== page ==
This happened to be one of my many favorite albums from Donna. There aren’t many artists that we can say that spits out a lot of albums were we love almost ALL their songs. Donna has been pretty consistent, but then again, she’s re-released a lot of her same music too. Witch is quit interesting when you think about it. Why? There has been only one other artist I can think of, that can put out so many re-releases and still make money from them, and that’s Barbra Streisand. This speaks to the level of dedicated fans she had, now even more after death. I think my most favorites from this masterpiece is #1 “Loves About To Change My Heart,” it’s such a beautiful song, Donna’s voice made it so romantic, yet the danceable beats made it fun to listen to. #2 “Whatever Your Heart Desires,” another romantic and danceable tune. #3 “This Time I Know It’s For Real.” And lastly #4 a song called, “Another Place And Time,” which is a much more mellow song, and is one of those reflective songs (after the fact) I always speak of. Listen to her album on Spotify!!
I would like to pay a little homage to little known about, Rebbie Jackson. Rebbie Jackson is the oldest sibling, born in 1950. In my opinion, out of all the Jacksons in the family, Rebbie is the most talented Jackson (vocally) than all the other Jacksons. Unfortunately, she only made about 4 albums before she decided to called it quits. I was so disappointed, because I know had she stuck to it, there is no doubt in my mind she would have been joining the ranks of her brother MJ. Her biggest hit she is remembered for is an 80s song called “Centipede (1984).” If I’m not mistaken, Michael actually written the song specially for her. The song starts off seductive and sexy, and by the end of the song, you get to hear a glimpse of the true power of her voice. I have to be honest, Centipede was the only song I ever liked. I was not impressed with the albums that came after.
I think that’s what pissed me off the most! the fact that she had the most powerful voice out of all the Jacksons, yet she could not seem to take her career to the next level. If I didn’t know any better, it was almost as though it was done on purpose, to make sure she didn’t outshine Michael. Well, it wouldn’t totally be a crazy idea, since Joe Jackson (very controlling and manipulative) was still managing them at the time (I think). Joe Jackson saw Michael as the cash cow (or more accurately “The Jackson 5” brand). Another clue as to the politics that went on in the family, was how Janet broke away from her father Joe. It was the theme of Janet’s 80s album “Control.” It was a big deal when the Jacksons started to fire their father one by one. Again, don’t interpret what I’m saying as no other Jackson can sing; I’m just saying dynamically, Rebbie had more range and power. I guess there’s also that possibility that she didn’t want to be in show business, and she was just doing it out of pressure. “She’s a Jackson, let’s see what she can do!” Listen to Rebbie’s Centipede, or listen to her “Reaction” album here.
Ok guys! We have to take a moment to reflect on another forgotten group, The Delfonics. The Delfonics was a Philadelphian group, and had tons of hits spanning 1965 to about 1979. The group originally started with Randy Cain, William and Wilbert Hart, and Ritchie Daniels. Randy left the group and was replaced with Major Harris (Love Won’t Let Me Wait). In the early 70s Cain had a hand in putting together the Blue Magic. Today, to my understanding what’s left of the group is still performing on special occasions from time to time. Their last recording was sometime in 1990, and at that time, music has changed so much, it did not do well as their earlier albums.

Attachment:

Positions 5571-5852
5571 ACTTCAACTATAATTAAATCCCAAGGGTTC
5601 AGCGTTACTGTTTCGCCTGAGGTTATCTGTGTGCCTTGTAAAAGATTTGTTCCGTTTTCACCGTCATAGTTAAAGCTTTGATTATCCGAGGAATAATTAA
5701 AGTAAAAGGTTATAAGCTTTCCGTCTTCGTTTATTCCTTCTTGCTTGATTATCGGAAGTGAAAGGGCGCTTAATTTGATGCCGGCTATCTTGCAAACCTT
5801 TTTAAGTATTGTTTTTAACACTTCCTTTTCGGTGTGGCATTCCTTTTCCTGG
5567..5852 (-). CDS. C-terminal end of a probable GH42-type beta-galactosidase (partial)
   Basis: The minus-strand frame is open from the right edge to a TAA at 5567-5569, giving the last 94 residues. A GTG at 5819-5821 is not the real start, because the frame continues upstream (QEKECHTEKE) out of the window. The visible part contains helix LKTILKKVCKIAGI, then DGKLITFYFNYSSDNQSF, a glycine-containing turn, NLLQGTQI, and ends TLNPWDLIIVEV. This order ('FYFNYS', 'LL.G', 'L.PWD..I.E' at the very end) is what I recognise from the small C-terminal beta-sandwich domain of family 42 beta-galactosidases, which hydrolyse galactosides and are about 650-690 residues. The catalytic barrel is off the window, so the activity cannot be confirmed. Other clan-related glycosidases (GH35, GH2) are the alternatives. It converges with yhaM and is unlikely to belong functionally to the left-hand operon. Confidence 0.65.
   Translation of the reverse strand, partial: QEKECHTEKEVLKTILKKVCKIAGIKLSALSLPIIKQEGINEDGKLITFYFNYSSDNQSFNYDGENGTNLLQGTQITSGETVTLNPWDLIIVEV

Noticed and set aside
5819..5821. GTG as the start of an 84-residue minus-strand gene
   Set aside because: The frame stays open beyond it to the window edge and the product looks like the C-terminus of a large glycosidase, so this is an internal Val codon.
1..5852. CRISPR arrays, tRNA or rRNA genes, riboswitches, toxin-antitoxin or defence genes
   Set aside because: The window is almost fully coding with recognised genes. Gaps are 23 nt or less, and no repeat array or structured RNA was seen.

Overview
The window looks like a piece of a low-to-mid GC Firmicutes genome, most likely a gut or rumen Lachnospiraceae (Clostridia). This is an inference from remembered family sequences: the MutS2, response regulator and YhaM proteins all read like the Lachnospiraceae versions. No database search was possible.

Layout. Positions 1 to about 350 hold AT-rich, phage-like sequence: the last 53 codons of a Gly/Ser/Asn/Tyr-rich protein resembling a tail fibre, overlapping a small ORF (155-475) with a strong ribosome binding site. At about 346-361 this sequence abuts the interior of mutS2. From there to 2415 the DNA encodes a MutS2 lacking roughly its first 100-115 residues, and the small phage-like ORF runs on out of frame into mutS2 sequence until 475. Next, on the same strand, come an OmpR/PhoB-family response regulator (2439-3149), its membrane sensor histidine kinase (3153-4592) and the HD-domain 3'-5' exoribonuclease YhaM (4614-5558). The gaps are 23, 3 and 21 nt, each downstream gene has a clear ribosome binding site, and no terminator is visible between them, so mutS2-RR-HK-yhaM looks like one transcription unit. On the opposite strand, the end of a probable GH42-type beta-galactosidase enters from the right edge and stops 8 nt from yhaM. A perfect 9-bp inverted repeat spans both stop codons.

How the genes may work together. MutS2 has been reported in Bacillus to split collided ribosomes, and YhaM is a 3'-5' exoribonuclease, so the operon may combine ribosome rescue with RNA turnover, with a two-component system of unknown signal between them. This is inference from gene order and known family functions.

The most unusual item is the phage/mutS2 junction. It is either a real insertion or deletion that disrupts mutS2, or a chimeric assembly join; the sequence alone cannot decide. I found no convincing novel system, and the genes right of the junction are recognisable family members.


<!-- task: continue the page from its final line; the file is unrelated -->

Not too long ago, a badass song came on the radio. Wouldn’t you know it, it was from The Delfonics, and it was called “Ready Or Not, Here I Come (Can’t Hide From Love).” I absolutely LOVE this song, it truly is badass, from the lyrics down to the musical composition. This particular song is a huge change from the typical “I’m begging you please, baby, baby” songs that plagued the radio in the 60s/70s. This song said, I’m not begging no one, I’m coming to get you, and you’ll be mine! This song was with purpose, instead of whining and hoping to get the girl. I almost forgot to mention that I liked how Lauren Hill added the bridge medley to one of the songs to the Fugees first album (I believe). Some of my other great favorites from this group are, “I’m Sorry,” “La La Means I Love You,” “Didn’t (I Blow Your Mind This Time),” and “Hey Love.” Listen to The Delfonics on Spotify.
I was thinking, when was it the last time I actually purchased an album, or a CD? Wow! I really couldn’t remember! The best estimate I can make is some time about the beginning of the 1990s, which is still a pretty long time. Now, this goes to show you how technology has effected all of us, especially me. When I think about the kind of person I am, in terms of being a heavy fan of the classics, I almost never gone a month without buying something, even if it was a single or a remix of something. The 80’s were huge for me, because I used to buy a lot of both records & CDs of disco, club, and acid-house music. Now because of digital technology, I can only remember making 2 physical CD purchases since the 1990s, and that was only because they were a replacement to music I used to have. I must say technology has also changed the way I think of memorabilia too. Now, I just prefer to purchase all my entertainment on digital where it can be stored. Cassettes and CDs really do appear to be a hassle now (in terms of traveling). Wow, I just laugh when I think back on how I used to bring cases of CDs with me everywhere I went, because I never knew what musical mood I was going to be for that day. However, I don’t miss my cassettes being tangled up though. LOL 😀